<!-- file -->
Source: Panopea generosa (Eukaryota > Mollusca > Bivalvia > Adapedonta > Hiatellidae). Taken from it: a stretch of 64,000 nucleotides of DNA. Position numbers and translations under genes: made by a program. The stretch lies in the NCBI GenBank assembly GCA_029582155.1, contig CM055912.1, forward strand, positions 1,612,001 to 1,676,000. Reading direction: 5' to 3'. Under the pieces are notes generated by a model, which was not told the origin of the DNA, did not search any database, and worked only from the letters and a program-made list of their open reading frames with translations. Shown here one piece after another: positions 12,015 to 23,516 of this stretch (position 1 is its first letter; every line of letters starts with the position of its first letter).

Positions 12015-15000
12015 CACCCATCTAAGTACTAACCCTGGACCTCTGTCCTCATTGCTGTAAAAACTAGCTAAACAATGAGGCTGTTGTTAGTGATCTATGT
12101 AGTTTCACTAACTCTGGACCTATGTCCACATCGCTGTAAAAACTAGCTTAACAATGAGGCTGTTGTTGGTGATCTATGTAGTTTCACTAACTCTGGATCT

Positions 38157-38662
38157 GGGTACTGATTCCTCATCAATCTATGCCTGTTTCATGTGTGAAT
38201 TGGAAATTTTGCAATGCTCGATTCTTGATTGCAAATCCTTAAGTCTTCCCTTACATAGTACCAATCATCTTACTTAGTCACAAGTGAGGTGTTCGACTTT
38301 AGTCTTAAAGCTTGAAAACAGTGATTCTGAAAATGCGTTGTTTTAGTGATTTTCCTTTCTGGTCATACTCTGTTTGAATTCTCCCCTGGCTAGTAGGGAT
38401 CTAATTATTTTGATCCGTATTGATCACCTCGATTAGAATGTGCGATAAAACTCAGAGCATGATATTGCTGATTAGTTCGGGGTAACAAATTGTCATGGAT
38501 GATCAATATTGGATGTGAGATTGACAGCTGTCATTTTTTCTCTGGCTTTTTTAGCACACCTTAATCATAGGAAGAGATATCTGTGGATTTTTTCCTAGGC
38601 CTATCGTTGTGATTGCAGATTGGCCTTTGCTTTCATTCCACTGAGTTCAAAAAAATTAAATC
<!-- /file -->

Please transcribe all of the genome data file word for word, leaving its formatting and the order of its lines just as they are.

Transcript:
Source: Panopea generosa (Eukaryota > Mollusca > Bivalvia > Adapedonta > Hiatellidae). Taken from it: a stretch of 64,000 nucleotides of DNA. Position numbers and translations under genes: made by a program. The stretch lies in the NCBI GenBank assembly GCA_029582155.1, contig CM055912.1, forward strand, positions 1,612,001 to 1,676,000. Reading direction: 5' to 3'. Under the pieces are notes generated by a model, which was not told the origin of the DNA, did not search any database, and worked only from the letters and a program-made list of their open reading frames with translations. Shown here one piece after another: positions 12,015 to 23,516 of this stretch (position 1 is its first letter; every line of letters starts with the position of its first letter).

Positions 12015-15000
12015 CACCCATCTAAGTACTAACCCTGGACCTCTGTCCTCATTGCTGTAAAAACTAGCTAAACAATGAGGCTGTTGTTAGTGATCTATGT
12101 AGTTTCACTAACTCTGGACCTATGTCCACATCGCTGTAAAAACTAGCTTAACAATGAGGCTGTTGTTGGTGATCTATGTAGTTTCACTAACTCTGGATCT

Positions 38157-38662
38157 GGGTACTGATTCCTCATCAATCTATGCCTGTTTCATGTGTGAAT
38201 TGGAAATTTTGCAATGCTCGATTCTTGATTGCAAATCCTTAAGTCTTCCCTTACATAGTACCAATCATCTTACTTAGTCACAAGTGAGGTGTTCGACTTT
38301 AGTCTTAAAGCTTGAAAACAGTGATTCTGAAAATGCGTTGTTTTAGTGATTTTCCTTTCTGGTCATACTCTGTTTGAATTCTCCCCTGGCTAGTAGGGAT
38401 CTAATTATTTTGATCCGTATTGATCACCTCGATTAGAATGTGCGATAAAACTCAGAGCATGATATTGCTGATTAGTTCGGGGTAACAAATTGTCATGGAT
38501 GATCAATATTGGATGTGAGATTGACAGCTGTCATTTTTTCTCTGGCTTTTTTAGCACACCTTAATCATAGGAAGAGATATCTGTGGATTTTTTCCTAGGC
38601 CTATCGTTGTGATTGCAGATTGGCCTTTGCTTTCATTCCACTGAGTTCAAAAAAATTAAATC